Microalgae for Biodiesel Production and Pharmaceutical Removal from Water

  • Carlos Escudero-OñateEmail author
  • Laura Ferrando-Climent
Part of the Environmental Chemistry for a Sustainable World book series (ECSW, volume 22)


During the past 20 years, the presence of pharmaceutical active compounds in water bodies has been gaining increasing attention, and nowadays there is broad acknowledgement that they should be considered an emerging environmental problem. The existing scientific literature clearly points out that pharmaceuticals enter the environment and provoke adverse effects. The main source of these compounds is wastewater, since, after intake, the pharmaceutical compounds are absorbed, metabolized, and finally excreted into the sewerage system. Although wastewater is normally collected and delivered to treatment plants, it has been demonstrated that the regular treatments applied in such facilities are not completely effective for removal of a variety of pharmaceuticals, which are subsequently introduced into the environment.

Microalgae can play a relevant role in remediation of wastewater. In addition to their well-known capacity to remove organic carbon, nutrients, and even heavy metals from water, microalgae have recently been revealed to have significant potential to remove pharmaceutical compounds from polluted effluents. Microalgae offer a further benefit to close the mass-to-energy loop, since their content of carbohydrates and oils allows them to be considered as a potential feedstock for the production of biofuels.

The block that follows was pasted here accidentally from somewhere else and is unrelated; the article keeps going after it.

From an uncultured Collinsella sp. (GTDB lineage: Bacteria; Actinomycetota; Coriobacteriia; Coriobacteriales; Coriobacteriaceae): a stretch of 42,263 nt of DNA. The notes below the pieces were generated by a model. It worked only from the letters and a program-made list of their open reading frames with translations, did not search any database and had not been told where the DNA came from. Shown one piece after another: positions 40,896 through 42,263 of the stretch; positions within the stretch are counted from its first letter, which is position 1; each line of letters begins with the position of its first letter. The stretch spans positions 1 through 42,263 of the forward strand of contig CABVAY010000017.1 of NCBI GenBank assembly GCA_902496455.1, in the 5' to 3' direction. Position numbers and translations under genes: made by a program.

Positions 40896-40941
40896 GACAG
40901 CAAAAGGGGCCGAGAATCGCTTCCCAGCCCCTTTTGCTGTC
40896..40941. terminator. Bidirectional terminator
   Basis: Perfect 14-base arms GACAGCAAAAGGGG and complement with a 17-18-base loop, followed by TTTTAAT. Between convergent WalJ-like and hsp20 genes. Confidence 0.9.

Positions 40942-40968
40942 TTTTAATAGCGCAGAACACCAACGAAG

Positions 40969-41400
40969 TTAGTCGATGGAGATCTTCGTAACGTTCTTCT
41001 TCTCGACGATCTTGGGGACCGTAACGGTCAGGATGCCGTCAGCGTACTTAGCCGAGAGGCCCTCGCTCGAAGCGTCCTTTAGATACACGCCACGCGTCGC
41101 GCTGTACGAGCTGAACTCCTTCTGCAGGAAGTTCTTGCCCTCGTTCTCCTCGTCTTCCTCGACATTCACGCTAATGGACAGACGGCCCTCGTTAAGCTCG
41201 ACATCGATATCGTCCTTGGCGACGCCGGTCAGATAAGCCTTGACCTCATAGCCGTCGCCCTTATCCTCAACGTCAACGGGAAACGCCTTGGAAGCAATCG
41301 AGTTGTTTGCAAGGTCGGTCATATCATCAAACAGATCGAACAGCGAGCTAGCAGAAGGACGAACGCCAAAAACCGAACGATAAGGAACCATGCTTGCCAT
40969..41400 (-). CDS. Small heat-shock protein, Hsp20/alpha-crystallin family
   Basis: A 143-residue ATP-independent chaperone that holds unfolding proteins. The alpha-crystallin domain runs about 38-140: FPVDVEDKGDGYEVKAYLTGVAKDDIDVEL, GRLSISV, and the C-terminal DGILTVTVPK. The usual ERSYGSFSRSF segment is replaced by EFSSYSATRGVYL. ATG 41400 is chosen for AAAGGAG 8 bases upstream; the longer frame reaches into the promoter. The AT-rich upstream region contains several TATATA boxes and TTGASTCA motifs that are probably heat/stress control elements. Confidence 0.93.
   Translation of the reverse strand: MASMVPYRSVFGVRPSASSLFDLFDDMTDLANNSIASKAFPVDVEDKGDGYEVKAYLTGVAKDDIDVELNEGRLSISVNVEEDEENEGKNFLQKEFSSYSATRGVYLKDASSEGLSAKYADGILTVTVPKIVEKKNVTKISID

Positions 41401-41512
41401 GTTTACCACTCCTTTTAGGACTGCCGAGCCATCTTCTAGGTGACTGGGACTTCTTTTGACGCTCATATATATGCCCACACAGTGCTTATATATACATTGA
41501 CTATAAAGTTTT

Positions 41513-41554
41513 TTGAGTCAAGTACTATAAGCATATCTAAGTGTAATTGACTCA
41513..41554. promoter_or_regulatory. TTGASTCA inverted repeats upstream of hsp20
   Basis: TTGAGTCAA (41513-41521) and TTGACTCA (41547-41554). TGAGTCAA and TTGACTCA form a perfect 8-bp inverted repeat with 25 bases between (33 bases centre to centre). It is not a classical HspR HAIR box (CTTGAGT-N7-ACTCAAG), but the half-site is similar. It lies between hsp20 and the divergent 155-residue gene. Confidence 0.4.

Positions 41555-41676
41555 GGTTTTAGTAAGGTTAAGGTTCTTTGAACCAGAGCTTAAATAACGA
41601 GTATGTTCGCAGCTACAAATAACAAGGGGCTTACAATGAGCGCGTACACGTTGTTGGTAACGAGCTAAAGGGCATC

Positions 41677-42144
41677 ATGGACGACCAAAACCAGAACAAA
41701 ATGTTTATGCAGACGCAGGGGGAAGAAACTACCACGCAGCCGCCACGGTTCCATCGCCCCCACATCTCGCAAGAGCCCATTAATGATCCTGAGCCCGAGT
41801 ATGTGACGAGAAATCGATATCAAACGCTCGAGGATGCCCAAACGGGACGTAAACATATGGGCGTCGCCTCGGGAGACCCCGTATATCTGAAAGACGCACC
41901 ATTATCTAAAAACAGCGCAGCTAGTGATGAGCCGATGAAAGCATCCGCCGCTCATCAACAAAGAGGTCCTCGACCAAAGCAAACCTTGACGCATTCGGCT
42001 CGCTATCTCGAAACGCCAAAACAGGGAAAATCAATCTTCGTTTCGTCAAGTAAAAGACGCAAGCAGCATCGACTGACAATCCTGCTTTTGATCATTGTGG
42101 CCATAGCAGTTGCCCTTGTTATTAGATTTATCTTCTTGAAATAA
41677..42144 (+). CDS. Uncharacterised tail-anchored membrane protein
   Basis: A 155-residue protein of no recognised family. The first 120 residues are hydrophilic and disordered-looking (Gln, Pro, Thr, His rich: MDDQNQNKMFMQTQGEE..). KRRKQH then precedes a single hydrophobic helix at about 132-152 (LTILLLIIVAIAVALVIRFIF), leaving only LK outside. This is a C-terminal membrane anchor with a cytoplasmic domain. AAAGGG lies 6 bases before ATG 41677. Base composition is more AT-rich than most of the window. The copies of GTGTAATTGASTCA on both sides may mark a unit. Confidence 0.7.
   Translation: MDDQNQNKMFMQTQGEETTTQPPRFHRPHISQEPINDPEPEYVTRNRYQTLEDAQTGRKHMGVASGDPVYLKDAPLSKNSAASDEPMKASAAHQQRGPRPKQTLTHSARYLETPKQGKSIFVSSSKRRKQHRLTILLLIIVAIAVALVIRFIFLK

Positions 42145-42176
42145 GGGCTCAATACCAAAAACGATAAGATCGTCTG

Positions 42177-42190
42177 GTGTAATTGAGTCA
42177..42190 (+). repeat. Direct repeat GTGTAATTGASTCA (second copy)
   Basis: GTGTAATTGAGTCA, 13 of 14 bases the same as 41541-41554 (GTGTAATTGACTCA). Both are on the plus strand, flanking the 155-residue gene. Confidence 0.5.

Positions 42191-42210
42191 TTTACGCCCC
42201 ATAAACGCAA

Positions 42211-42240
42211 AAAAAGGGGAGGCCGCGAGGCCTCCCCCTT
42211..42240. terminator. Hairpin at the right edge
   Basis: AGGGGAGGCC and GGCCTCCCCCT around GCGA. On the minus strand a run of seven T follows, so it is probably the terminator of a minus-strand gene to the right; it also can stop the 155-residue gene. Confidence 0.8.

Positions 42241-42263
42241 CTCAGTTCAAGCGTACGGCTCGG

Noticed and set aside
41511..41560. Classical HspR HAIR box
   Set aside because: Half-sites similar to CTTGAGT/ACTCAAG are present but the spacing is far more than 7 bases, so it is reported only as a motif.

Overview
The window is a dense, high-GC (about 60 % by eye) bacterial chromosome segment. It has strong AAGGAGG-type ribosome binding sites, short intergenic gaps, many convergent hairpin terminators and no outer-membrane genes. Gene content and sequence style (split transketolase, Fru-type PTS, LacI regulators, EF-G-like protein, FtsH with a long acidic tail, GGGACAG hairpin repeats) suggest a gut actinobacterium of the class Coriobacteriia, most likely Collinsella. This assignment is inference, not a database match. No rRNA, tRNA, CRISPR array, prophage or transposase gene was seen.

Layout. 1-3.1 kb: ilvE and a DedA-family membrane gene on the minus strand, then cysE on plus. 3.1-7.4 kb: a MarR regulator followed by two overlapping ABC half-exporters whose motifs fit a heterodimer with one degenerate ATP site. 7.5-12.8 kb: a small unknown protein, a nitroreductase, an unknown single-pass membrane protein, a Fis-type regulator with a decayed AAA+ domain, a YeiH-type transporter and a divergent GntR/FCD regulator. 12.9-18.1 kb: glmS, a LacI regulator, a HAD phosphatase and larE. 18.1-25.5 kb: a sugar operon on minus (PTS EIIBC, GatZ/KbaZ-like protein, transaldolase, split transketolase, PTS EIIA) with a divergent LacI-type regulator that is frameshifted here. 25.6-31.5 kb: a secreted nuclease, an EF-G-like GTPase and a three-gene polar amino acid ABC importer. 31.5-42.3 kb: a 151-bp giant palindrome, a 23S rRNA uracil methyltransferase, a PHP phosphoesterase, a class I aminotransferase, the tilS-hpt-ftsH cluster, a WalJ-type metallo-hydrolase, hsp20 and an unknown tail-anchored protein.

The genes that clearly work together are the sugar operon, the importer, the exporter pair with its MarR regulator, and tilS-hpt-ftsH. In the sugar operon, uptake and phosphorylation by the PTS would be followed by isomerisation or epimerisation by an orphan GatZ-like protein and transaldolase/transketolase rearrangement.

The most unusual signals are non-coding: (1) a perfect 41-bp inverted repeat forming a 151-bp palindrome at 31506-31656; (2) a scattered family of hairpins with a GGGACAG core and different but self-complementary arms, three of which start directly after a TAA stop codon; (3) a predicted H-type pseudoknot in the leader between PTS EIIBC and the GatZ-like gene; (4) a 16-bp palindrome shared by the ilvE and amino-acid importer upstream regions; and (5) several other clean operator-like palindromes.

In this chapter, the authors review the potential of microalgae to remove contaminants of emerging concern from water, paying special attention to pharmaceutical compounds. The immobilization techniques that can be used to facilitate the harvesting process and valorization of the biomass for the production of biodiesel are also assessed.


Microalgae Pharmaceutical active compounds Wastewater Entrapment Immobilization Liquid biofuels Biodiesel 



This research was financially supported through the NordForsk Nordic Center of Excellence NordAqua program (project number 82845).


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Copyright information

© Springer Nature Switzerland AG 2019

Authors and Affiliations

  • Carlos Escudero-Oñate
    • 1
    Email author
  • Laura Ferrando-Climent
    • 2
  1. 1.Norwegian Institute for Water Research (NIVA)OsloNorway
  2. 2.Tracer Technology Department, Fluid Flow and Environmental TechnologyInstitute for Energy TechnologyKjellerNorway

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